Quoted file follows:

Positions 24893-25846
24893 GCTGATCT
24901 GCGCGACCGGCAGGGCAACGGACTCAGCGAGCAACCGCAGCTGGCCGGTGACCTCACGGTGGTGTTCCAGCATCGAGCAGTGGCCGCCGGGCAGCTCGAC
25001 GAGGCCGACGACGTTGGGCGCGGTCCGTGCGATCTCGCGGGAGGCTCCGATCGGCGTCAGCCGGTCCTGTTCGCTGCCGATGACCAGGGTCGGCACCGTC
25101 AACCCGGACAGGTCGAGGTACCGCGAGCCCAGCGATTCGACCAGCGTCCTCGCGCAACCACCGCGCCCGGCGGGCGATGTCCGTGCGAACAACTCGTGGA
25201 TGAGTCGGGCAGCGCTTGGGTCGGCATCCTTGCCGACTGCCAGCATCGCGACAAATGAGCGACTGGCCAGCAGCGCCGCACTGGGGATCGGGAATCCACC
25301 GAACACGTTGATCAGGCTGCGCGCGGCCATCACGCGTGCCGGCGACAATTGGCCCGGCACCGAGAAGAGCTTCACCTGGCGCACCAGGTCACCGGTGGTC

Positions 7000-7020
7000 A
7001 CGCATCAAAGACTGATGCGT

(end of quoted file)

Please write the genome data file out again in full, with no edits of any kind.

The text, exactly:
Positions 24893-25846
24893 GCTGATCT
24901 GCGCGACCGGCAGGGCAACGGACTCAGCGAGCAACCGCAGCTGGCCGGTGACCTCACGGTGGTGTTCCAGCATCGAGCAGTGGCCGCCGGGCAGCTCGAC
25001 GAGGCCGACGACGTTGGGCGCGGTCCGTGCGATCTCGCGGGAGGCTCCGATCGGCGTCAGCCGGTCCTGTTCGCTGCCGATGACCAGGGTCGGCACCGTC
25101 AACCCGGACAGGTCGAGGTACCGCGAGCCCAGCGATTCGACCAGCGTCCTCGCGCAACCACCGCGCCCGGCGGGCGATGTCCGTGCGAACAACTCGTGGA
25201 TGAGTCGGGCAGCGCTTGGGTCGGCATCCTTGCCGACTGCCAGCATCGCGACAAATGAGCGACTGGCCAGCAGCGCCGCACTGGGGATCGGGAATCCACC
25301 GAACACGTTGATCAGGCTGCGCGCGGCCATCACGCGTGCCGGCGACAATTGGCCCGGCACCGAGAAGAGCTTCACCTGGCGCACCAGGTCACCGGTGGTC

Positions 7000-7020
7000 A
7001 CGCATCAAAGACTGATGCGT